Cea Weaver, an organizer with the Housing Justice For All Coalition, agreed that most deliberate warehousing occurs “in places with the most intense gentrification pressures in the city.” Empty apartments in lower-income areas, by contrast, may be the result of landlord negligence or absenteeism, she said.
Weaver said the warehousing debate, without hard data, can distract from broader housing goals, like stronger rent subsidies and tenant protections in unregulated apartments. “It becomes political play without clarity around the real number, and the different numbers on why apartments will be held vacant,” she said.
Empty apartments can have a significant impact on neighboring residents, however. At one building on Menahan Street in Bushwick that City Limits visited in March, rats had invaded a vacant ground-floor unit, leaving behind a carpet of feces and making their way into other tenants’ homes.
“I feel desperate,” first-floor tenant Gabriela Velazquez told City Limits in Spanish at the time. “I live here and I don’t want to leave, but it’s causing respiratory problems.”
The private equity firm that owns the building, Hirshmark Capital, and the management company Wayfinder did not respond to requests for comment.
At a rally against warehousing outside City Hall earlier this month, Williamsburg resident Silo Espinal described how his landlords tore apart a unit after it became vacant and removed insulation from the wall. “He’s gutted their apartments, destroyed their apartments for seemingly no reason,” Espinal said. “If It’s 40, 30 degrees we’ll start to get frost.”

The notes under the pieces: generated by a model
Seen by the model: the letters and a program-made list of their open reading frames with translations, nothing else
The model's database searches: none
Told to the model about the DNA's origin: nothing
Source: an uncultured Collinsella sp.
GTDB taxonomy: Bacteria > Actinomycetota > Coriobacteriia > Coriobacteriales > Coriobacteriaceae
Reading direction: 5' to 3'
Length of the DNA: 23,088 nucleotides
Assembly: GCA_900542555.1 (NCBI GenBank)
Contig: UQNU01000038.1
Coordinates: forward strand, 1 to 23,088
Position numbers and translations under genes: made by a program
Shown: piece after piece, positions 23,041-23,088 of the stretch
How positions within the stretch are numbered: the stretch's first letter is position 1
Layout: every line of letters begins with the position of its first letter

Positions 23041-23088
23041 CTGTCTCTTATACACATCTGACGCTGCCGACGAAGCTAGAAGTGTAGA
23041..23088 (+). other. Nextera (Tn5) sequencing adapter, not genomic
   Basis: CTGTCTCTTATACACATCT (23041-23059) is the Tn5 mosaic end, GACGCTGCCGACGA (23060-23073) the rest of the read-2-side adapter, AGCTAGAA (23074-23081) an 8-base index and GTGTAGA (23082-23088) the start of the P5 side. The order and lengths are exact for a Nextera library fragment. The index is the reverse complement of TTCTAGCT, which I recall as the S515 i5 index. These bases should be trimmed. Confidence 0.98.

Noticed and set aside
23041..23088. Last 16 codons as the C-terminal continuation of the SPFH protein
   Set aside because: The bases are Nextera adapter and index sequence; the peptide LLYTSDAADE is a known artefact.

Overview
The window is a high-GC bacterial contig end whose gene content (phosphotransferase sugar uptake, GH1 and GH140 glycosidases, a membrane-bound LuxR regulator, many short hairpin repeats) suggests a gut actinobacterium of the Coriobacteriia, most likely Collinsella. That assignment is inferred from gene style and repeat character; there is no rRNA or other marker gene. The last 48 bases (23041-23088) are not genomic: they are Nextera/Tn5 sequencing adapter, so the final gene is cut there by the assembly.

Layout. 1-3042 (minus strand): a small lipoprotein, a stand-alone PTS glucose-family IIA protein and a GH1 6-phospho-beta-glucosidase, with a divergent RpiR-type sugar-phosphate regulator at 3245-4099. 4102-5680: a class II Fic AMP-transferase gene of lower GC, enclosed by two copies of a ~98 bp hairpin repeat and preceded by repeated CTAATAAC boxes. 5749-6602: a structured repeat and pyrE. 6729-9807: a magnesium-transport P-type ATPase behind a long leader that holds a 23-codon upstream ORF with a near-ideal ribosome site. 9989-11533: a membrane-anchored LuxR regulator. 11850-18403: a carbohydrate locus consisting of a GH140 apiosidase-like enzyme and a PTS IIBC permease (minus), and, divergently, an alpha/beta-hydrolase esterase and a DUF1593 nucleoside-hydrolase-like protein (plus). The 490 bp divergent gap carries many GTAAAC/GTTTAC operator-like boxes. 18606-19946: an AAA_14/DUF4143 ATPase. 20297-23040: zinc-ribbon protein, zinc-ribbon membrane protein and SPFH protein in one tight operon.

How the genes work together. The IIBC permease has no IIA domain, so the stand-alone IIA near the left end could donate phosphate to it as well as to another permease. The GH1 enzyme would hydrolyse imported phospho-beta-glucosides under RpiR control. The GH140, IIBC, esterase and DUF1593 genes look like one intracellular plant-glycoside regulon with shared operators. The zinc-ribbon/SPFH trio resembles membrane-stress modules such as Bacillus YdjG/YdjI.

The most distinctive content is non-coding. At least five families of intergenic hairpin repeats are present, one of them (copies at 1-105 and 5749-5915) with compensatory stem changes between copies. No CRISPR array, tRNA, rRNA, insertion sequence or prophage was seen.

A bill introduced by Councilmember Carlina Rivera could shed light on the true number of apartments being deliberately held offline while improving conditions for other residents, like the Bushwick tenants. The bill, Intro. 0195, would require owners to register all vacant apartments with HPD annually and force the housing agency to inspect at least 15 percent of those empty units.
“It’s gotten to the point where we’ve seen conditions that are just really unacceptable. And the whole building suffers,” Rivera told City Limits.
She said the measures would increase accountability for absentee landlords, like the large real estate firms operating under opaque LLCs. “They’re not even present in the city,” she said. “So it’s hard to even talk to them and have direct conversations let alone for the tenants to try to fight for satisfactory conditions.”
In recent weeks, City Limits has visited various vacant rent-stabilized units, but the reasons they are empty are not immediately clear, even to tenants living nearby. Inside a Chelsea co-op building with three rent-stabilized apartments, a second-floor unit sits empty, its door weathered, its peep hole covered in blue tape and its number removed. The person listed as the head officer for the limited liability owner hung up when asked about the unit.
At two adjoining, century-old walk-ups in Long Island City, 12 of 46 apartments are padlocked. A representative for the firm that owns the buildings, Peak Capital, said they are renovating the units and planning to re-open them. Just one is rent-stabilized, he said, adding that the company is waiting to see if HCR’s laws related to “Frankensteining” change before deciding to put that unit back on the market.
The city’s most recent Housing and Vacancy Survey (HVS), a triennial analysis of New York City’s housing stock, found that 42,860 rent-stabilized units were considered vacant and unavailable in 2021.